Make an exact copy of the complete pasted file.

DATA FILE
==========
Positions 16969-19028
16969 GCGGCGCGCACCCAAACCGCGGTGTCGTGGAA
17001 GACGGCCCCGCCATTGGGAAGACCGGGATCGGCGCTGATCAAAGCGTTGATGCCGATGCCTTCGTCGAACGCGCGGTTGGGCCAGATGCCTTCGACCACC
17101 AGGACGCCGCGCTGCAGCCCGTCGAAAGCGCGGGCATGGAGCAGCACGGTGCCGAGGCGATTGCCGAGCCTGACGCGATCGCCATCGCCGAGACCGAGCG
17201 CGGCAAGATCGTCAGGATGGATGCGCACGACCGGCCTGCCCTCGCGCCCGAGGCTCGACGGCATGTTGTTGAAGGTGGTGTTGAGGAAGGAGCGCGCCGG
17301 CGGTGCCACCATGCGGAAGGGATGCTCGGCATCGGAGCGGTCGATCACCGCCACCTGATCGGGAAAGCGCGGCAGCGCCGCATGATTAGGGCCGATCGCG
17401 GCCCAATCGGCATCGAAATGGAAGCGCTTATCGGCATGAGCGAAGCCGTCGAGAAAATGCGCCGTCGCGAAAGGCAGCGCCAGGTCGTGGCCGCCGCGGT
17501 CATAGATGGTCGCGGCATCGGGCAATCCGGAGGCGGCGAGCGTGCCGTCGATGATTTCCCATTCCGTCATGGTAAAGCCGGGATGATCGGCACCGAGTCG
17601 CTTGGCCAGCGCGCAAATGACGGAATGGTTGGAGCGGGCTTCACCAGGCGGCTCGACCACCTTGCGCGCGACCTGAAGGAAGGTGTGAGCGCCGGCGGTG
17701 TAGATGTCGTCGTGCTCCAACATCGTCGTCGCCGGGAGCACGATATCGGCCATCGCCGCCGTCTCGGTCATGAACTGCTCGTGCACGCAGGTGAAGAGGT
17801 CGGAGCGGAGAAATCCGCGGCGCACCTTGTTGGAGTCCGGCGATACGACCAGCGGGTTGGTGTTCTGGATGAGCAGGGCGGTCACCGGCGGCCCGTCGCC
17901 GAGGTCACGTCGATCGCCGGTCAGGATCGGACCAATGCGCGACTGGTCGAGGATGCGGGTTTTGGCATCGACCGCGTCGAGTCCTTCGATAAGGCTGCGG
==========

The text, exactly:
Positions 16969-19028
16969 GCGGCGCGCACCCAAACCGCGGTGTCGTGGAA
17001 GACGGCCCCGCCATTGGGAAGACCGGGATCGGCGCTGATCAAAGCGTTGATGCCGATGCCTTCGTCGAACGCGCGGTTGGGCCAGATGCCTTCGACCACC
17101 AGGACGCCGCGCTGCAGCCCGTCGAAAGCGCGGGCATGGAGCAGCACGGTGCCGAGGCGATTGCCGAGCCTGACGCGATCGCCATCGCCGAGACCGAGCG
17201 CGGCAAGATCGTCAGGATGGATGCGCACGACCGGCCTGCCCTCGCGCCCGAGGCTCGACGGCATGTTGTTGAAGGTGGTGTTGAGGAAGGAGCGCGCCGG
17301 CGGTGCCACCATGCGGAAGGGATGCTCGGCATCGGAGCGGTCGATCACCGCCACCTGATCGGGAAAGCGCGGCAGCGCCGCATGATTAGGGCCGATCGCG
17401 GCCCAATCGGCATCGAAATGGAAGCGCTTATCGGCATGAGCGAAGCCGTCGAGAAAATGCGCCGTCGCGAAAGGCAGCGCCAGGTCGTGGCCGCCGCGGT
17501 CATAGATGGTCGCGGCATCGGGCAATCCGGAGGCGGCGAGCGTGCCGTCGATGATTTCCCATTCCGTCATGGTAAAGCCGGGATGATCGGCACCGAGTCG
17601 CTTGGCCAGCGCGCAAATGACGGAATGGTTGGAGCGGGCTTCACCAGGCGGCTCGACCACCTTGCGCGCGACCTGAAGGAAGGTGTGAGCGCCGGCGGTG
17701 TAGATGTCGTCGTGCTCCAACATCGTCGTCGCCGGGAGCACGATATCGGCCATCGCCGCCGTCTCGGTCATGAACTGCTCGTGCACGCAGGTGAAGAGGT
17801 CGGAGCGGAGAAATCCGCGGCGCACCTTGTTGGAGTCCGGCGATACGACCAGCGGGTTGGTGTTCTGGATGAGCAGGGCGGTCACCGGCGGCCCGTCGCC
17901 GAGGTCACGTCGATCGCCGGTCAGGATCGGACCAATGCGCGACTGGTCGAGGATGCGGGTTTTGGCATCGACCGCGTCGAGTCCTTCGATAAGGCTGCGG